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Posted 05 September 2012 - 07:17

Hi John

A very good model which I shall continue to follow as I build my own and hope to match some of your standards. I also use mock ups to check position against photographs and have had to re-adjust several times, including adding an extension.

Thanks for sharing and I look forward to more updates.

Jim

#31 Peter Bedding

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Posted 05 September 2012 - 08:59

Hi

Having only lately "discovered" this thread, I freely admit to having missed out. I have come to know the district in which the model is set, (having learned to ring, and included a number of quarter-peals in the churches served by this branch), and am particularly attracted to such a high-grade model representation . I hope that I may be forgiven if I look at your scenery photos with the intention of adapting the ideas to suit my SR needs.

PB

#32 john flann

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Posted 05 September 2012 - 15:58

Jim and Peter, those were kind comments and appreciated.

JIm,mock-ups certainly are useful. This one started at twice this height and that proved it was going to be high. It then appeared obtrusive and also blocked my view of the fiddle yard. So I cut it down and now it's about right as later photos will demonstrate.

Peter, yes, this is definitely madding crowd (that I have just re-read) and Hardy country although I've taken liberties with his geography. My Dorset roots also go back a long way. Please feel free to use any of my ideas. I have deliberately kept the scenery simple and actually there's not really much of it beyond the railway boundary. All I have done is to hint at it.
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#33 Donw

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Posted 05 September 2012 - 19:42

A pretty good hint John
Don
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#34 john flann

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Posted 06 September 2012 - 03:56

Taking this further here is the next stage. Again the images are largely self-explanatory.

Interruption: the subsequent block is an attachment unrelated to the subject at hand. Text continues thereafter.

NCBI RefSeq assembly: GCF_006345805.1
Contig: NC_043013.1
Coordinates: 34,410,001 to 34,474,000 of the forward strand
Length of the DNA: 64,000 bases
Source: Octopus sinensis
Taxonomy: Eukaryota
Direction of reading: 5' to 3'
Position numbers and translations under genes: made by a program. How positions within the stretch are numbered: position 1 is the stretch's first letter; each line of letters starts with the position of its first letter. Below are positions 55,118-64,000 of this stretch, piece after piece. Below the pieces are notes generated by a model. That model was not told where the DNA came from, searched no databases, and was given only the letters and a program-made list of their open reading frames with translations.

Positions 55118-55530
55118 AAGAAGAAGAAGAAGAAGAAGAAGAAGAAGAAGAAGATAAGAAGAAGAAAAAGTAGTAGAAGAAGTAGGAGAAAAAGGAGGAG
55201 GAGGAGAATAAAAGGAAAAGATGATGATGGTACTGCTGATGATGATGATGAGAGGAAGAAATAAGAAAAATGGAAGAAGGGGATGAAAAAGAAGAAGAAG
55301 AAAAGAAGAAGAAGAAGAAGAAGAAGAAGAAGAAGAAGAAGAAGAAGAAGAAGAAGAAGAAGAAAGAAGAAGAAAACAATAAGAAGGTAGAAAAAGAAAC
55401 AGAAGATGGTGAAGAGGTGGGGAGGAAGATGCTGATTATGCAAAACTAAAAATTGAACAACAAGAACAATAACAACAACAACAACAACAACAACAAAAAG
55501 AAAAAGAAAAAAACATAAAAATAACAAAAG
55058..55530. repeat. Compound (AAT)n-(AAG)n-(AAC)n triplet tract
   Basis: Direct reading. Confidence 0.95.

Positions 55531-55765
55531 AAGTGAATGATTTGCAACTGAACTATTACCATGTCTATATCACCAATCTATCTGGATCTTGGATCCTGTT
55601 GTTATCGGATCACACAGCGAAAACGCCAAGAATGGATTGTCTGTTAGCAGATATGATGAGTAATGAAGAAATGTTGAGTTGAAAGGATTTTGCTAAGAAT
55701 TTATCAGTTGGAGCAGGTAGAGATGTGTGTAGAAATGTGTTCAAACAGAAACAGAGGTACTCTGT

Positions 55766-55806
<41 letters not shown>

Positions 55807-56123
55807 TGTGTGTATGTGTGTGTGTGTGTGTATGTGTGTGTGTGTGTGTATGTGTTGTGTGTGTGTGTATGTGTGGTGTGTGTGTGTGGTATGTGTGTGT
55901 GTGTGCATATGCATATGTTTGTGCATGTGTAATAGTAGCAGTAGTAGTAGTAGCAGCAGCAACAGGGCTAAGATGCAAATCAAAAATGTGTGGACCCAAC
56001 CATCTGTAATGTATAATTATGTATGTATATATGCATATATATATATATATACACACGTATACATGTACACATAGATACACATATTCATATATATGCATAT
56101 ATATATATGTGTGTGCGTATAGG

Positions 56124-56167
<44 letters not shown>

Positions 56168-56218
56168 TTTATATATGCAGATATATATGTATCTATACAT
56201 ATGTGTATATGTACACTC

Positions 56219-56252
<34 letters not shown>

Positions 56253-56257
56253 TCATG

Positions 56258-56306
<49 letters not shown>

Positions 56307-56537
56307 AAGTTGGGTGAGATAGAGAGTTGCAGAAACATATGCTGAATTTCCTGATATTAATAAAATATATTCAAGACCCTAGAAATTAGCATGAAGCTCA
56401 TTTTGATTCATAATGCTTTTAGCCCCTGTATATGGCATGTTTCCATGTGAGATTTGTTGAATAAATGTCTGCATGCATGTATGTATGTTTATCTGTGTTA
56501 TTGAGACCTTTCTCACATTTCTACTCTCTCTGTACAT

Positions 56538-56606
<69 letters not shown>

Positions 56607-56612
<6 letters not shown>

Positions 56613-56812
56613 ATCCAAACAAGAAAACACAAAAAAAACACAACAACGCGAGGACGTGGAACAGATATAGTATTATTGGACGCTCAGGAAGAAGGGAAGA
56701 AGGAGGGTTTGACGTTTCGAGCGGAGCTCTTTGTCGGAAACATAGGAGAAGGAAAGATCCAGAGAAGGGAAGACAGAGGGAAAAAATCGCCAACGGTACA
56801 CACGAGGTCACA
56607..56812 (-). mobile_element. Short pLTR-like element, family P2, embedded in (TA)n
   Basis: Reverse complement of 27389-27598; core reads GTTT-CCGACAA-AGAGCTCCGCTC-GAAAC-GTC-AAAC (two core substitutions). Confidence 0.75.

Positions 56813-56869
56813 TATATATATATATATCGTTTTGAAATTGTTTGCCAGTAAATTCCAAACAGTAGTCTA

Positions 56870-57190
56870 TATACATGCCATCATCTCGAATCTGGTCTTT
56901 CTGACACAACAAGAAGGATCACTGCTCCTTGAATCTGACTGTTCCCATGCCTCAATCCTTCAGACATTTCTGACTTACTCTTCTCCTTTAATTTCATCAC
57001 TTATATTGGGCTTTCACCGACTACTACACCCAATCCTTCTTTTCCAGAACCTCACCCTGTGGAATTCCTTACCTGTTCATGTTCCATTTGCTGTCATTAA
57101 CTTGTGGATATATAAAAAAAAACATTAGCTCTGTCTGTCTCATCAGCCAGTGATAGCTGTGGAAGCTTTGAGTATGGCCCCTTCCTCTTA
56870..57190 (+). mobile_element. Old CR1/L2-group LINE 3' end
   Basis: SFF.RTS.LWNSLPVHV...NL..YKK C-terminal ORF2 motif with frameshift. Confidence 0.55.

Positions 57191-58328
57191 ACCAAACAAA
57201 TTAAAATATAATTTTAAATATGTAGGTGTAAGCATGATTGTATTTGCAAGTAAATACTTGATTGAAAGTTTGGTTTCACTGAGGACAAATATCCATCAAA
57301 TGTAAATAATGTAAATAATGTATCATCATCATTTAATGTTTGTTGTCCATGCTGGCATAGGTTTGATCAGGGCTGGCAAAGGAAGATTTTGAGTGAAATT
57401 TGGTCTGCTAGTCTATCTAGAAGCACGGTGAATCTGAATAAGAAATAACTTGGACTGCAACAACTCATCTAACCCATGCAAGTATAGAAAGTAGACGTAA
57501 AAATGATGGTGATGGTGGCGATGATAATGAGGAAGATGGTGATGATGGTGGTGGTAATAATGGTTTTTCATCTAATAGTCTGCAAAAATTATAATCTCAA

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Here also will be seen my method of construction, that is I use good quality framing card.

Any questions please ask. The scene is now coming to life.
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#35 john flann

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Posted 07 September 2012 - 16:16

Hintock Farmer's Trading Society's building is now shown complete.

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Card was used throughout for the building and roof, the gutters and downspouts are Plastruct and the wooden base finished with Slaters plasticard.

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#36 Highlandman

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Posted 07 September 2012 - 17:36

I to remember your Owlcombe layout article, and what a wonderful model it was. I will follow this thread with interest and if my Salcombe Harbour layout turns out half as good as Hinton I will be very pleased. It's a testament to your work that the layout is in such great condition after a trip across the pond, storage and another house move. I look forward to further updates.

#37 john flann

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Posted 07 September 2012 - 21:21

Andy, Owlcombe seems to ring bells for many, it was a good small layout, eminently practical, fun to operate and I enjoyed exhibiting it. And it was one too the 'customers' liked. It also won an award at the 1973 Manchester MRS Christmas show.

Hintock did travel well and when I opened it up all those years later I was happy to find it had suffered no damage. I built it initially in the 1970's and some of the original GEM track remains. I'm very pleased with what I have now and that builds on the foundations I then laid.